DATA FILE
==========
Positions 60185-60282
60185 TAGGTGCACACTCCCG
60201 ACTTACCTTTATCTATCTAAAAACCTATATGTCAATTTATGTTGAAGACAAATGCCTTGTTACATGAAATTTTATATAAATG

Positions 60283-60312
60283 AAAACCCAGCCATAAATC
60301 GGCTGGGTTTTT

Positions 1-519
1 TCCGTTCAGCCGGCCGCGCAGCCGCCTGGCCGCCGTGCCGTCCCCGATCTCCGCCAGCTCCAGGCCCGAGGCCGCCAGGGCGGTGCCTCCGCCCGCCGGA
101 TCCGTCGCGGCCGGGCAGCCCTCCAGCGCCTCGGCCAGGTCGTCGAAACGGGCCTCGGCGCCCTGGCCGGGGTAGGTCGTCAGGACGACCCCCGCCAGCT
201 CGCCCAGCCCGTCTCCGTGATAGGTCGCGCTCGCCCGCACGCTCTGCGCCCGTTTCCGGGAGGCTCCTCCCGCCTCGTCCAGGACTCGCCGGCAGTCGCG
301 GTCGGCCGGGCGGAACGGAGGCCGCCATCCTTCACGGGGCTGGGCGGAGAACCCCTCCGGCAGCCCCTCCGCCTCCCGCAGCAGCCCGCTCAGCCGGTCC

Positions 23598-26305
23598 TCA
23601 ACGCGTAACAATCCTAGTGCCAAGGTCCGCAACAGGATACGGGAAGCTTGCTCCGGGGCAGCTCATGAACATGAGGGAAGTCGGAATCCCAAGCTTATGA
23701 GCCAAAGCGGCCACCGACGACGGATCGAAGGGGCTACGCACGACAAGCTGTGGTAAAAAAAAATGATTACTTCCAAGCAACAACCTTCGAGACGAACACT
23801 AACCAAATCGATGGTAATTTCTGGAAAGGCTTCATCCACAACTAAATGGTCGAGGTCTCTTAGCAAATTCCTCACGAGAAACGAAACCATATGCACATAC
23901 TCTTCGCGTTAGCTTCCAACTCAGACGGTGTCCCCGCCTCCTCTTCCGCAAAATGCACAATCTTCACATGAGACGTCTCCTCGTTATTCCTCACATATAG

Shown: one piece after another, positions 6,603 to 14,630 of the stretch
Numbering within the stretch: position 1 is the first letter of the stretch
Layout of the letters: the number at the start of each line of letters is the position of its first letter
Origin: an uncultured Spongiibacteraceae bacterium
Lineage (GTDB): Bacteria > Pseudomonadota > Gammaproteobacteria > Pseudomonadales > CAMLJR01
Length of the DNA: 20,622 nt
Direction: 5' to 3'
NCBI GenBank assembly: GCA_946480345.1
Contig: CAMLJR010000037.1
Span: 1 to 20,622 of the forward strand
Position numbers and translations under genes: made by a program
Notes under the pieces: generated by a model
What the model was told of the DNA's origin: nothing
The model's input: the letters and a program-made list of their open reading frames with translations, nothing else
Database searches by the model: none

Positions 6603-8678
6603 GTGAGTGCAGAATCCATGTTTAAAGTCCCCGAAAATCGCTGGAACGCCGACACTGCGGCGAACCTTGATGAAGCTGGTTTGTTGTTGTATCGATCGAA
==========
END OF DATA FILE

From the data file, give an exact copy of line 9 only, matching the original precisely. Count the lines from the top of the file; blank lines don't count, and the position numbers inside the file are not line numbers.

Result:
101 TCCGTCGCGGCCGGGCAGCCCTCCAGCGCCTCGGCCAGGTCGTCGAAACGGGCCTCGGCGCCCTGGCCGGGGTAGGTCGTCAGGACGACCCCCGCCAGCT